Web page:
NEW YORK (CNNMoney) -- U.S. stocks ended slightly higher Wednesday, as nervous investors focus on oil prices, which rose above $102 a barrel on renewed concerns about oil and the Libyan conflict.
Yahoo (YHOO, Fortune 500) was a big winner on both of those indexes, with the stock popping 3.3% amid reports that the online portal company is in talks to sell its 30% stake in its Yahoo Japan venture.
"We're seeing a bit of a recovery in the market from yesterday, but we're still in a tug of war period," said Karl Mills, president and chief investment officer at Jurika Mills & Keifer. "The swing factor is what's happening with the price of oil."
Oil prices continued to advance Wednesday, rising $2.60, or 2.6%, to settle at $102.23 a barrel, the highest since September 2008.
"The key is to watch how far and how quickly oil prices rise," Mills said. "The economy can handle where oil is now, but nobody sees the geopolitical uncertainties going away, and higher oil prices could curb economic growth here and in Europe."
Gold futures for April delivery also rose, as investors made a play for safety. The yellow metal touched an intraday all-time high of $1,441 an ounce, before easing slightly to settle at a fresh record of $1,437.70 an ounce.
European stocks posted losses. Britain's FTSE 100 slipped 0.4%, the DAX in Germany lost 0.6% and France's CAC 40 fell 0.8%.
Asian markets ended sharply lower. The Shanghai Composite slid 0.2%, while the Hang Seng in Hong Kong tumbled 1.5% and Japan's Nikkei sank 2.4%.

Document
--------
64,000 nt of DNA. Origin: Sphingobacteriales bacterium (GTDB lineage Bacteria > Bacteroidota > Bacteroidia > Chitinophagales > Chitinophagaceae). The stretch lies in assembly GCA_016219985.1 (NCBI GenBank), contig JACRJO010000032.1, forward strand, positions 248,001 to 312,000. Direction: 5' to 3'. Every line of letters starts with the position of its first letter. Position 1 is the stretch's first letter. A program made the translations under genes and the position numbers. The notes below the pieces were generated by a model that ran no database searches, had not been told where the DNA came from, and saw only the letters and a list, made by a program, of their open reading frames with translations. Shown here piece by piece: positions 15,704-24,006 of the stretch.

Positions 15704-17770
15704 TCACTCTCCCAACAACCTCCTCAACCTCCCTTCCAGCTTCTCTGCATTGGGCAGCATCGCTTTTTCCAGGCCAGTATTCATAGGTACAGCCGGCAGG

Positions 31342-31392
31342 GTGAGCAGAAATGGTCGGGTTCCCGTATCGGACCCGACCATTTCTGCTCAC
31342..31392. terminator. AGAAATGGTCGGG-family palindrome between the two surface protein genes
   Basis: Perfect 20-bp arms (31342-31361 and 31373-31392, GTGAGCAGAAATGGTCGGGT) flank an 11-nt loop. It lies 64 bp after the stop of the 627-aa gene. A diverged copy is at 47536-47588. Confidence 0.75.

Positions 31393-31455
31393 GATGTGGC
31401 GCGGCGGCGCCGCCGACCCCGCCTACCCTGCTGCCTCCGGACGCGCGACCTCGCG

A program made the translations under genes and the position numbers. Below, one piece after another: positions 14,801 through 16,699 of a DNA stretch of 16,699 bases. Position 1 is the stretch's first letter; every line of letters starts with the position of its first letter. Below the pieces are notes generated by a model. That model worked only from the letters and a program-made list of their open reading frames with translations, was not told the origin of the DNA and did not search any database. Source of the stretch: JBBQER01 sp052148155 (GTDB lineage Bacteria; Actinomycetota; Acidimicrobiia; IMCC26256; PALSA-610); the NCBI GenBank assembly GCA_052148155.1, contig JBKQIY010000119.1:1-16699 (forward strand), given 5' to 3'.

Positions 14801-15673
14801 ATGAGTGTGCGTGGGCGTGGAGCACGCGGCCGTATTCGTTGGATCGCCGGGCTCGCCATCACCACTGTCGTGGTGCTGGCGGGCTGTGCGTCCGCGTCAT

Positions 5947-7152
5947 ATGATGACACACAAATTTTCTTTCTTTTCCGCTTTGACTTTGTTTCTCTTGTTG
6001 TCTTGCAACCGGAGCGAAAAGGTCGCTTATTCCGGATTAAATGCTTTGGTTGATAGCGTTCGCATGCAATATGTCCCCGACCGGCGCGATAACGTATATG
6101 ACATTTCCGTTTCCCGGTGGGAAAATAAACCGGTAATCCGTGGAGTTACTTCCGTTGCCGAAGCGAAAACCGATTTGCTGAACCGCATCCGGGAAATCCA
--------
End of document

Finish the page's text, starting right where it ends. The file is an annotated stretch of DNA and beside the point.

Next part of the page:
Economy: ADP released its latest private-sector jobs report, showing a gain of 217,000 jobs for February. Economists had forecast the ADP report to show that private businesses hired 165,000 new workers last month.
Employers announced plans to cut 50,702 jobs in February, a 32% increase over last month, according to Challenger, Gray & Christmas.
In the Federal Reserve's Beige Book report, a reading of the economic situation from the regional Fed banks, the central bank said manufacturers and retailers across all 12 of the Fed's districts are passing on rising commodity prices to consumers, but the economy continues to grow at a moderate pace.
Companies: Shares of Apple (AAPL, Fortune 500) rose 0.8% after the company's CEO Steve Jobs made a surprise appearance on stage in San Francisco to debut the iPad 2, which received a new, thinner design and an updated "A5" dual-core microprocessor.
The price on the benchmark 10-year U.S. Treasury fell, pushing the yield up to 3.46% from 3.40% late Tuesday.
Are high gas prices forcing you to cutback in other areas? If you've had to scale back other purchases so you can afford to fill your tank, please email your story to Jessica.Dickler@turner.com. For the CNNMoney.com Comment Policy, click here.
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